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Most Canadians – adults and kids – need to eat more fibre to meet current recommendations. Increasing fibre intake can help guard against constipation, high cholesterol, weight gain, irritable bowel syndrome, Type 2 diabetes, and colon cancer.

Now, there's another reason to bulk up on fibre, one that's especially relevant for teenagers. A new study found that teens who don't eat enough fibre are more likely to have bigger bellies and higher levels of inflammation, two major risk factors for heart disease and diabetes.

Constant, low-grade inflammation is recognized as a major contributor to diseases including heart disease, stroke, diabetes, arthritis and Alzheimer's.

It's well established that carrying extra fat, especially around the middle, contributes to inflammation in the body. An elevated waist circumference is a proxy for visceral fat, deep abdominal fat that packs itself around the organs and pumps out inflammatory immune chemicals that can have harmful effects on blood pressure, blood clotting and insulin action.

Previous research in adults has hinted that a high fibre-diet may protect against obesity-related inflammation.

The current study – the first ever to assess the link between fibre intake and inflammation in adolescents – was published online in the Journal of Clinical Endocrinology & Metabolism. The researchers had 559 American boys and girls, aged 14 to 18, undergo testing to measure inflammatory chemicals in the blood and body fat levels, including visceral fat. Diet information was also collected to assess daily nutrient and fibre intake.

Teens with a low-fibre intake tended to have more visceral fat in and around the organs in the abdominal cavity and higher blood levels of inflammatory immune chemicals. They also had lower blood levels of adiponectin, a protective protein that helps the body use glucose and fight inflammation.

It's unclear how fibre might thwart inflammation. In the gut, fibre may absorb and eliminate inflammatory compounds. Fibre might also improve how the body uses insulin, possibly reducing visceral fat. It's also possible that fibre-rich foods contain phytochemicals, such a flavonoids in fruits and vegetables that dampen inflammation.

In this study, the average fibre intake was one-third of the daily recommended intake. Worse, only 1 per cent of participants met the daily requirement. (Boys, aged 14to 18, need 38 grams of fibre a day; girls, aged 14 to 18, require 26 grams.)

Canadian kids don't do much better. According to Health Canada, adolescent girls consume 14 grams a day while boys only slightly more, 16 to 18 grams.

A diet that discourages inflammation includes more than fibre-rich foods. Use the following tips to help add anti-inflammatory foods into your family's daily diet.

Increase fibre

Whole grains, fruits and vegetables, lentils, beans and nuts are top fibre sources. Choose whole-grain breads and cereals, whole-wheat pasta, brown rice and quinoa.

Berries, pears, apples, dried apricots, figs, kiwi, mango and prunes are high in fibre. Fibre-rich vegetables include broccoli, Brussels sprouts, cabbage, carrots, green peas, Swiss chard, spaghetti squash and eggplant.

Add lentils and beans (chickpeas, kidney beans, black beans, navy beans, etc.) to salads, soups, pasta sauces and tacos. Sprinkle nuts over hot cereal and salads or toss in a stir-fry.

Focus on flavonoids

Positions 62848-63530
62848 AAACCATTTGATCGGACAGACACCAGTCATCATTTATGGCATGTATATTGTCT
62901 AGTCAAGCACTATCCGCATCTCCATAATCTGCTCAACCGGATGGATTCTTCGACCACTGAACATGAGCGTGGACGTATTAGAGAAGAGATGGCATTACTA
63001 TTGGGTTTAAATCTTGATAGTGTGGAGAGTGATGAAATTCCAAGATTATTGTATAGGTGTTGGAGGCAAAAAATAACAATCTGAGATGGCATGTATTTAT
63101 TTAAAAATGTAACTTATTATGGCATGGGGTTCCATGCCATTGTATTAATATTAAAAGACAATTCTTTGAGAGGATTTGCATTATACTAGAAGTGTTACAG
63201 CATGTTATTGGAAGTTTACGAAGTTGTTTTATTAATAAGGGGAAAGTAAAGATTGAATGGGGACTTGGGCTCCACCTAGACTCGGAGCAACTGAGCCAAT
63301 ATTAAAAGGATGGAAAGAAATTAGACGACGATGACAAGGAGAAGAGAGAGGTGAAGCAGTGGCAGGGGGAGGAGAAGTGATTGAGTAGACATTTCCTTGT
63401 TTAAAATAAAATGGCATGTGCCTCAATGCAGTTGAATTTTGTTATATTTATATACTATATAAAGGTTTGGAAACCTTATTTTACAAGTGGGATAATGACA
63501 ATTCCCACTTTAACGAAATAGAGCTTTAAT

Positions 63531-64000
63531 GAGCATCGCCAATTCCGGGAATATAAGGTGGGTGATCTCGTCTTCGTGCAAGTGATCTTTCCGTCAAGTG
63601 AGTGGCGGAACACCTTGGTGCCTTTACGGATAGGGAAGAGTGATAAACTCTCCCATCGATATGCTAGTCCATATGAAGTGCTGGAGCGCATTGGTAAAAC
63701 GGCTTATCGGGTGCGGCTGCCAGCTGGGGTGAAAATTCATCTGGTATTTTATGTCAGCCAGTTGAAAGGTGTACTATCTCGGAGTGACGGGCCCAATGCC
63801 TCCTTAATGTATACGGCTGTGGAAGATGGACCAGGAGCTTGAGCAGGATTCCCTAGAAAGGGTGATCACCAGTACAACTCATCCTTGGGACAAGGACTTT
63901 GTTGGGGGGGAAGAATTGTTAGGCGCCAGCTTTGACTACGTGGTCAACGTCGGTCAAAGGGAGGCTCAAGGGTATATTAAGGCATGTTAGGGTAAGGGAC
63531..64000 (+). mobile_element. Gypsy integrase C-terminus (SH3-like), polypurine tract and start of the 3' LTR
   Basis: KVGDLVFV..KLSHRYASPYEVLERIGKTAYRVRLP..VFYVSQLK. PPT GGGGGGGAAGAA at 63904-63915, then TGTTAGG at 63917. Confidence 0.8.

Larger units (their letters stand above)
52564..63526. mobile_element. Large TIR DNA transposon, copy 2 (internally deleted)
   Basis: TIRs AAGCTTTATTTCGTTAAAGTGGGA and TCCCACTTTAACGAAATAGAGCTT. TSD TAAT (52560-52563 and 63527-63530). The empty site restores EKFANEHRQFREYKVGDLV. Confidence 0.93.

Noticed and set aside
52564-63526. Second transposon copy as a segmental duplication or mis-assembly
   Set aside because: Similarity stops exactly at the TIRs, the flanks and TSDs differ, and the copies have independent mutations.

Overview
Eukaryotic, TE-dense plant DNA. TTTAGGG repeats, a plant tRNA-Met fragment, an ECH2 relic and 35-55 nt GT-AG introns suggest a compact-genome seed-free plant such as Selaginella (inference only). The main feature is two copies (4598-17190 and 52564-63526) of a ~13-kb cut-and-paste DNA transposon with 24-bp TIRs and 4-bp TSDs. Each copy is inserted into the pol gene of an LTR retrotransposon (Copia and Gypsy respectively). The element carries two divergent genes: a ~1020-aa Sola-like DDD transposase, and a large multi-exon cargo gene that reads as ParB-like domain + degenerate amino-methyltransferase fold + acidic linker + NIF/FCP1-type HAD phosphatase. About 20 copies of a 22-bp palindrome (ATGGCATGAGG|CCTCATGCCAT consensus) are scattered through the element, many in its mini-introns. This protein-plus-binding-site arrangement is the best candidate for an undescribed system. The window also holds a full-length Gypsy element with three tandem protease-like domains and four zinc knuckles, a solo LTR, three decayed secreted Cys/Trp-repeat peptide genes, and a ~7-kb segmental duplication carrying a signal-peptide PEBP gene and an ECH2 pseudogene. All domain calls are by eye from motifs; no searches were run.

Naturally occurring compounds in plant foods, called flavonoids, have anti-inflammatory actions and have also been linked with protection from heart disease and stroke.

Excellent sources include berries, cherries, red grapes, citrus fruit, apples, broccoli, kale, onions, soybeans, green and white tea and dark chocolate.

Add fish

Cold-water fish contain two omega-3 fatty acids, eicosapentaenoic acid (EPA) and docosahexaenoic acid (DHA), which are used to make hormones that regulate inflammation in the body.

Aim to eat fish rich in EPA and DHA twice a week. These include salmon, trout, sardines, herring, mackerel and anchovies. (These fish are also low in mercury.)

Get plant omega-3s

Alpha linolenic acid (ALA) is an omega-3 fat in plant foods that has been shown to reduce inflammation in the blood vessels. Women and men require 1.1 and 1.6 grams of ALA a day, respectively. The best food sources include ground flaxseed (1.2 grams per tablespoon), flax oil (2.4 grams per teaspoon), walnuts (1.2 grams per 7 halves), soybeans (0.5 grams per ½ cup) and canola oil (0.4 grams per teaspoon).

Foods fortified with ALA such as milk, soy beverages and eggs generally provide 300 milligrams per serving.

Choose monounsaturated fats

These healthy fats are also turned into anti-inflammatory agents in the body. Particularly good sources of monounsaturated fats are olive oil, avocado, almonds, hazelnuts, pistachios and peanuts.

Add spices

Ginger, garlic, oregano and turmeric (a component of curry powder) have all been shown to have anti-inflammatory properties.

Foods to limit

A diet that contains too much saturated fat, meat and dairy products, added sugars and refined (white) carbohydrates and omega-6 fats promotes inflammation.

Some, but not all, omega-6 fats promote the formation of inflammatory compounds in the body. The main source in our diet is vegetables oils such as soybean, sunflower and safflower oils.

Many experts believe for general health there should be a balance of omega-6 to omega-3s in our diet, a balance that requires consuming more foods rich in omega-3s and fewer foods high in omega-6s.

Leslie Beck, a registered dietitian, is the National Director of Nutrition for BodyScience Medical and appears on CTV News Channel's Direct every Thursday.